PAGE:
News

1/8/2021

By Carl Nathe and Kody Kiser

LEXINGTON, Ky. (Jan. 8, 2021) — What will the future of energy storage look like? Whether it be batteries for electronic devices like cell phones, laptops, tablets and smart watches, or for electric cars and hybrid vehicles, or for units that play an integral role in the operations of major power plants, researchers at the University of Kentucky’s Center for Applied Energy Research (CAER) are working to speed the development of the next generation of more efficient and safer battery technology.

The CAER investigates energy technologies to improve the environment. Researchers contribute to technically sound policies related to fossil and renewable energy.

Staffed by professional scientists and engineers, CAER

12/8/2020

This article previously appeared in Chemical and Engineering News on November 16.

Paul G. Sears, 96, died September 12 in Lexington, KY.

"Paul, a World War II veteran, served in the US Army Air Corps as a tail gunner on a B-17, which was shot down; he was a prisoner of war for 19 months. After the war, he completed his degrees and performed research for 2 years at Monsanto. He then joined the University of Kentucky faculty and became widely recognized for his research on nonaqueous solvents. He taught at all levels, influencing the lives of more than 7,000 students, and received several great-teacher awards. He was inducted into the College of Arts & Sciences Hall of Fame in 2013 and was the faculty representative on the board of trustees for 9 years."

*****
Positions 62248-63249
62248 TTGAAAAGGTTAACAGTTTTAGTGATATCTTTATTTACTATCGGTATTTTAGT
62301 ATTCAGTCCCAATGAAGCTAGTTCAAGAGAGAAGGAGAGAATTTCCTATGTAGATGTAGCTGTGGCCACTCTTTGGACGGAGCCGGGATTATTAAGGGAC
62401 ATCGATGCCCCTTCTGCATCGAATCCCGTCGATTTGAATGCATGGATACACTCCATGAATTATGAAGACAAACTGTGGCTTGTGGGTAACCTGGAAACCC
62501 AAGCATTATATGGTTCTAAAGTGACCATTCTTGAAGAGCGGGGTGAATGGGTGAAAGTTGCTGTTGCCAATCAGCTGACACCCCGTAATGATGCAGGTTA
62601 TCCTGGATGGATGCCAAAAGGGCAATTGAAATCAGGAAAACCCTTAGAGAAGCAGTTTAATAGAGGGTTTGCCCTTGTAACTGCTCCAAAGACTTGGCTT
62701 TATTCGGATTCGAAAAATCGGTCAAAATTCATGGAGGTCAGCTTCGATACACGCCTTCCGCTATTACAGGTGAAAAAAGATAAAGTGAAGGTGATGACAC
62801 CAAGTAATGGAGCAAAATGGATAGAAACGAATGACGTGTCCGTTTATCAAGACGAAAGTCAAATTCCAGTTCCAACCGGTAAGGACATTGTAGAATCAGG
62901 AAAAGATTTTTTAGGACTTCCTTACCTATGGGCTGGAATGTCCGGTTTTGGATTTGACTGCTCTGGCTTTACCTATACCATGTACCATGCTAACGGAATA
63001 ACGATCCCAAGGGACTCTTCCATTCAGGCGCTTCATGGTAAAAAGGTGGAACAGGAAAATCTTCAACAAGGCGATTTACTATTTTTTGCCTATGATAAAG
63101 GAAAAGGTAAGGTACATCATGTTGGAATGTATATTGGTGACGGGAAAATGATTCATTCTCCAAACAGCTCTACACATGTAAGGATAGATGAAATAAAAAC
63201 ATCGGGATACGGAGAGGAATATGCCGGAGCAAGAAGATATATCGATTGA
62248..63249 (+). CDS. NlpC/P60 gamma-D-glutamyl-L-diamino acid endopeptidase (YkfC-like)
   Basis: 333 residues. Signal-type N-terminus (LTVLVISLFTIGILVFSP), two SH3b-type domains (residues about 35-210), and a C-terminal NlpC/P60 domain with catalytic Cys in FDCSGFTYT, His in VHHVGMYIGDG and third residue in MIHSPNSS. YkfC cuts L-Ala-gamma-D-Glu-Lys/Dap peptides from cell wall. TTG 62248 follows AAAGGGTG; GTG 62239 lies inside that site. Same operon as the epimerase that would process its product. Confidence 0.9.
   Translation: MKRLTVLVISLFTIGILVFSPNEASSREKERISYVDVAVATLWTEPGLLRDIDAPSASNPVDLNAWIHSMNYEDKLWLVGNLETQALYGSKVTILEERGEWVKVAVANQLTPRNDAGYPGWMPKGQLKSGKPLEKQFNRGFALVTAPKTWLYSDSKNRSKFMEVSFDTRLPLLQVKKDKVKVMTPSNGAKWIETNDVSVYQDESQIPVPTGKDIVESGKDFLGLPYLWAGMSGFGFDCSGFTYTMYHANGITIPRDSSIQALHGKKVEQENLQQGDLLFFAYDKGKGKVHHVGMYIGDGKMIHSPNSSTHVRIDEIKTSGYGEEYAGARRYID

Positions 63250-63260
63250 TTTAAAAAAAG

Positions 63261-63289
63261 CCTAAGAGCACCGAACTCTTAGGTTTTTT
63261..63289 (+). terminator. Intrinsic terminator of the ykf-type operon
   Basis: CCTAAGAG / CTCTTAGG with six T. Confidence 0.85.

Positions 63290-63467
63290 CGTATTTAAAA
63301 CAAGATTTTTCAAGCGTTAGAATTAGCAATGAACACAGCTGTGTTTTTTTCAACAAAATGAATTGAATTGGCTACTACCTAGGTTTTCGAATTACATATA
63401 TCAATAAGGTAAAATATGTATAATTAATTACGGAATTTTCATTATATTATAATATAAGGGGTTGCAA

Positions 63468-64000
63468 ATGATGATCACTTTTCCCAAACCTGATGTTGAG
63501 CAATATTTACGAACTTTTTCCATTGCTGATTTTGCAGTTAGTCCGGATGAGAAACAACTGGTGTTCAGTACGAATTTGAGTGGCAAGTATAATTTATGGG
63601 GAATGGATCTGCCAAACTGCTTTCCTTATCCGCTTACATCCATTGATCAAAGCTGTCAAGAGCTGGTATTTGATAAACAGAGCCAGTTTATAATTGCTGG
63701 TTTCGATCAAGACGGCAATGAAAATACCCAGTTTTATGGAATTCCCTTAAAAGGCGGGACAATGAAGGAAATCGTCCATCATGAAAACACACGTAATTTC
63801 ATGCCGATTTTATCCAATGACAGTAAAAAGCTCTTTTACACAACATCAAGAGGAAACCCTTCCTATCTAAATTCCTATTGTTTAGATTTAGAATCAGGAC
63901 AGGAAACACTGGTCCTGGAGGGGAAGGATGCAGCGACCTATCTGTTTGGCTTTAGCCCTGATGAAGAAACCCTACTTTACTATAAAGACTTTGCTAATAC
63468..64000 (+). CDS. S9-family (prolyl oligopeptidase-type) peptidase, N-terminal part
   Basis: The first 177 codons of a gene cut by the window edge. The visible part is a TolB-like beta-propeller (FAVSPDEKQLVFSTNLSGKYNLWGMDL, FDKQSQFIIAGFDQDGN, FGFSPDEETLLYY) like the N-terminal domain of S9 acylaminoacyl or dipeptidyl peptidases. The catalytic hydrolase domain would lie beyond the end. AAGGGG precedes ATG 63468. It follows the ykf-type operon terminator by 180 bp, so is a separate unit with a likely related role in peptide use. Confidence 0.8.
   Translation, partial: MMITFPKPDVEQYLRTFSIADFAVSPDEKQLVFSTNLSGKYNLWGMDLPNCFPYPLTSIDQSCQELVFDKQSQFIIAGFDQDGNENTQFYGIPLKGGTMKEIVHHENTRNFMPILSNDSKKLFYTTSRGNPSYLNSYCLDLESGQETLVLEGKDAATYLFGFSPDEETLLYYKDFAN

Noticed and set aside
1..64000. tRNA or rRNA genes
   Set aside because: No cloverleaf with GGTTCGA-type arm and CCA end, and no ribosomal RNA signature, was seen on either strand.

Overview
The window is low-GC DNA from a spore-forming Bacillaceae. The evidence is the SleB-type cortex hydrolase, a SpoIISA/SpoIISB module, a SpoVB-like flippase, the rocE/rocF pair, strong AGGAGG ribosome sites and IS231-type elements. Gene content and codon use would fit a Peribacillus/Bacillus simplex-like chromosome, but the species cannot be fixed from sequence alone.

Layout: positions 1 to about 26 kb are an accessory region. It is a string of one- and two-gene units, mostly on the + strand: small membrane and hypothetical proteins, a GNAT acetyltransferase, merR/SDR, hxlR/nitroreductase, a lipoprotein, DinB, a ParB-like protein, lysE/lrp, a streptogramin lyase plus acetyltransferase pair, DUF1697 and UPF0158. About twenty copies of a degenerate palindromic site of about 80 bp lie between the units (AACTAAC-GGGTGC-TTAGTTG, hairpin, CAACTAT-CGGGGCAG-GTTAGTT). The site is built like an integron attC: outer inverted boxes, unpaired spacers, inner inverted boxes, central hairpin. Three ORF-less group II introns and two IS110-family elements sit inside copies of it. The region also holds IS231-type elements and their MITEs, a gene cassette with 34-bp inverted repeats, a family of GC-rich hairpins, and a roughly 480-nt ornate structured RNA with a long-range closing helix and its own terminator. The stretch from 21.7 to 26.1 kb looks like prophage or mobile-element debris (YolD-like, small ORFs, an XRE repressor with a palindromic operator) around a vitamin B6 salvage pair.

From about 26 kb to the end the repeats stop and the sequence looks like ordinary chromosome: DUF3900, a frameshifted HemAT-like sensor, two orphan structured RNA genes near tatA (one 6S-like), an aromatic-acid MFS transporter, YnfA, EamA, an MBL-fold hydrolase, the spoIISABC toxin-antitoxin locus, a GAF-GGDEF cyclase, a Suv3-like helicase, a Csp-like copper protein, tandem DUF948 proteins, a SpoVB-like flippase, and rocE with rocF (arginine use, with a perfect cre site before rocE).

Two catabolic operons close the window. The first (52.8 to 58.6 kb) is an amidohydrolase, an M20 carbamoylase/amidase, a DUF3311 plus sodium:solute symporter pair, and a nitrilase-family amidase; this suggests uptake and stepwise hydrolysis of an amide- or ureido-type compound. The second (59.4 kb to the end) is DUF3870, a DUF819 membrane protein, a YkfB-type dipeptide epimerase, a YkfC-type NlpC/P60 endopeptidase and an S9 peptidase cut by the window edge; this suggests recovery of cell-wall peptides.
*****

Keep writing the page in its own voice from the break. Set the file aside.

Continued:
- Steven W. Yates, friend and colleague

Most

11/19/2020
By Morris Grubbs Thursday

LEXINGTON. Ky. (Nov. 19, 2020) — The University of Kentucky's GradResearch Live! hosted the 3-Minute Thesis competition online this year. The 24 research presentations by graduate students and postdocs garnered more than 9,500 total views on YouTube.  Among them were several graduate students in the College of Arts & Sciences. 

The competition challenges presenters to tell their research story in three minutes or less using one static slide to an imagined audience of nonspecialists. This is the eighth year the UK Graduate School has offered the competition, which has until now

11/13/2020

By Jenny Wells-Hosley

When it comes to portable electronic devices, such as cell phones, laptops, tablets or smart watches, how often do we feel frustrated because the battery is about to die, or because it doesn’t last as long as it did a few months ago?